Somalia: Let Them Starve

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July 30, 2008: The Transitional National Government (TNG), a coalition of clan and warlord militias, has reached a standoff, and an agreement to try and make peace,  with a rival coalition, the Islamic  Alliance for the Reliberation of Somalia (ARS).  The ARS has succeeded, after two weeks of effort, in getting about two thirds of their members (clans and religious leaders) to agree to a truce. But radical factions of the Islamic Courts Union (the ICU, which is part of the ARS) want to keep fighting. That means at least ten percent of the clan warriors in southern Somalia are still officially at war with the world, and many of the other gunmen in the region are willing to break the truce, if the payoff is large enough.

Some of the Islamic factions have decided that it is in their best interests to drive out the foreign aid workers. So far this year, at least twenty have been killed, and pamphlets are being distributed warning the foreigners to get out, or die. It's unclear if there is any logical reasoning behind this decision. No matter, the Islamic terrorism campaign against foreign aid workers is working, with many aid operations (especially the food and medical ones) in danger of shutting down.

Over three million Somalis depend on the food aid, for at least some of their nutrition. The UN estimates that ten percent or more of these people will be in danger of starving to death, by the end of the year, if food aid is further disrupted. A lot of that is the usual UN exaggeration to get the media's attention. But the hunger is real in Somalia, and adjacent nations, where bad weather has caused many of the crops to fail. What is happening is a repeat of the situation in the early 1990s, when a similar surge of violence against aid workers brought in UN peacekeepers. That led to a battle between U.S. troops and Somali militias in 1993. The media played a U.S. victory as a defeat and all the peacekeepers soon departed. This time, no one is eager to send peacekeepers, and the consensus appears to be that the Somalis can starve. Most Western donor nations are reluctant to pledge food aid for Somalia, because so much of it is getting stolen by bandits or warlords. The food is making these thugs rich, and the hungry are still starving. There are actually 14 million people in the region who are in danger of starving (most of them in Ethiopia). It's easier to deal with the starving in well policed Ethiopia, than in bandit infested Somalia.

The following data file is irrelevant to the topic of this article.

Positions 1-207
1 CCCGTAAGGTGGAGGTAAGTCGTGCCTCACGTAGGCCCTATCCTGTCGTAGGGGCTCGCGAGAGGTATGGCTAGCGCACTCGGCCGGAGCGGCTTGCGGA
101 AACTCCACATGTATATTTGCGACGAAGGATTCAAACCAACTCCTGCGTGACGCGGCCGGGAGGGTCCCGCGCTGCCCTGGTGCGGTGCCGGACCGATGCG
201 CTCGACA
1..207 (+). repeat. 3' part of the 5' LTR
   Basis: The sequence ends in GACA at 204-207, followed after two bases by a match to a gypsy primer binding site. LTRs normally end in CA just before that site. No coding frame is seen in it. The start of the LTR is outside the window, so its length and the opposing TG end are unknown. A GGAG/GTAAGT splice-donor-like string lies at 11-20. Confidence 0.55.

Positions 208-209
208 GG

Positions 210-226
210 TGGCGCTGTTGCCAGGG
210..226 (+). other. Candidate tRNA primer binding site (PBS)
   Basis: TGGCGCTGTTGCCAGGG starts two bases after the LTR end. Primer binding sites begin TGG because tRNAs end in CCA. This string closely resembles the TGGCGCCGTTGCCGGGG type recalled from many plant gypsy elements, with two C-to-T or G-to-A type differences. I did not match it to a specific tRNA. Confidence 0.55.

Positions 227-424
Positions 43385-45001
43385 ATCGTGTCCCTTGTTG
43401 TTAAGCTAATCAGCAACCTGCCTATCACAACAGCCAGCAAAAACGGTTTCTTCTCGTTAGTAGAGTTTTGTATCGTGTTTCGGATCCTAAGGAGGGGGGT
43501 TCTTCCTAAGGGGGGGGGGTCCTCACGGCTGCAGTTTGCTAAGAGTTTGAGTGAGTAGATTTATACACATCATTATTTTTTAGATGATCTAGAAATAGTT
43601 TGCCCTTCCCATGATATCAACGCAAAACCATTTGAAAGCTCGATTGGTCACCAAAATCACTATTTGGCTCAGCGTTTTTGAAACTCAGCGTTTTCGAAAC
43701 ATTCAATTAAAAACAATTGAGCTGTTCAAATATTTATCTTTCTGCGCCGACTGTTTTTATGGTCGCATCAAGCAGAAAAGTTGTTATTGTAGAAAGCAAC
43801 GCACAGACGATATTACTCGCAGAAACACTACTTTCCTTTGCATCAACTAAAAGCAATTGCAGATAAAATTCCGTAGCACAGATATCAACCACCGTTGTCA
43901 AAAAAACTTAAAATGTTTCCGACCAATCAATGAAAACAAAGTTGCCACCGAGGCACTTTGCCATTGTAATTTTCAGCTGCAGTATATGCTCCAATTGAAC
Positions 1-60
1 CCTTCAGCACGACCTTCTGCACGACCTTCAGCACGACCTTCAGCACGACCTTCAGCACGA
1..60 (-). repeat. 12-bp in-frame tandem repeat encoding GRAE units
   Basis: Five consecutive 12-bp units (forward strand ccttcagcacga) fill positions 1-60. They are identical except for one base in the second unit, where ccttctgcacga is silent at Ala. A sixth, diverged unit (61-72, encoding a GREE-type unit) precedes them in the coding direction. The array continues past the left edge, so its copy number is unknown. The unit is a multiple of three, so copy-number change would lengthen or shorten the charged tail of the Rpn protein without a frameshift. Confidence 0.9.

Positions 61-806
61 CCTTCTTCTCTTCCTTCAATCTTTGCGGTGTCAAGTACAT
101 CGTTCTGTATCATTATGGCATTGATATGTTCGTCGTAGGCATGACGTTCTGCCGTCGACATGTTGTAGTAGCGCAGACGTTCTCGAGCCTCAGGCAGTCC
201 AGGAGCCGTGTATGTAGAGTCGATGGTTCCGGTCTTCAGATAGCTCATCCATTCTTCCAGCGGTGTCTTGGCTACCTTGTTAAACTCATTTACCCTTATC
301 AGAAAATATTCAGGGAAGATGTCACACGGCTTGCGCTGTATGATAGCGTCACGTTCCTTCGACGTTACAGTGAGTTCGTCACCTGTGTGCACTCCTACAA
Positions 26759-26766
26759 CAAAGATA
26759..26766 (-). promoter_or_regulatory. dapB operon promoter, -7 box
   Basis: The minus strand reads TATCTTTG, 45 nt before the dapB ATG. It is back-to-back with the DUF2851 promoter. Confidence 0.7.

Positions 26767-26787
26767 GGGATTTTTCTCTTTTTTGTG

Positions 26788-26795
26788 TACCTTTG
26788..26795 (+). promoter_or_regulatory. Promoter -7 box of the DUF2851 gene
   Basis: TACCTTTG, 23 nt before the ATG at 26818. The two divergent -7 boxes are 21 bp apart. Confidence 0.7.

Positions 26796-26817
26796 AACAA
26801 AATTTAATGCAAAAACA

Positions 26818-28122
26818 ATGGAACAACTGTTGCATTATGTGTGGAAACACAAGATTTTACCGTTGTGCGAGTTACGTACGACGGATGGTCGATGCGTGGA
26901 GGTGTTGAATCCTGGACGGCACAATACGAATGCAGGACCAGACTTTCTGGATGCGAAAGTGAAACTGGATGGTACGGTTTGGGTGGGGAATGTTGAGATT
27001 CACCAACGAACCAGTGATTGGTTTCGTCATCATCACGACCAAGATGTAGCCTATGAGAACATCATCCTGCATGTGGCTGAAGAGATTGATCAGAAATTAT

The AU (African Union) peacekeeper force in Somalia is calling for help, from anyone. Only 2,600 of the 8,000 African peacekeepers pledged are in Somalia. All of them are in Mogadishu, where they guard their compounds and the air port and not much else. The AU needs logistical help, helicopters and intelligence collecting resources (UAVs, electronic eavesdropping). Only Western nations can provide that stuff, and no Western nation is interested in going back to Somalia.

July 29, 2008: The mayor of Mogadishu, Mohamed Dheere, was dismissed by the TNG for failure to restore order to the city. Dheere had been a local warlord and was believed able to use his contacts to settle things down in the city. But instead, Dheere inflamed bad relationships, and caused about a third of the population to be expelled from the city. This was in no one's long term interest. However, Dheere will not go quietly, so things may get even more violent for a while.

July 22, 2008: In Eritrea, where most of the Somali Islamic groups have their headquarters, Islamic leader Sheikh Hassan Dahir Aweys announced that he had taken control of the ARS. The current leaders of the ARS soon held their own press conference to deny this. Aweys is not the most radical member of the ARS, and even condemns the Islamic groups attacking foreign aid workers.

July 20, 2008: A Danish freighter, carrying a cargo of ore, was seized by pirates off the north coast of Somalia.

 

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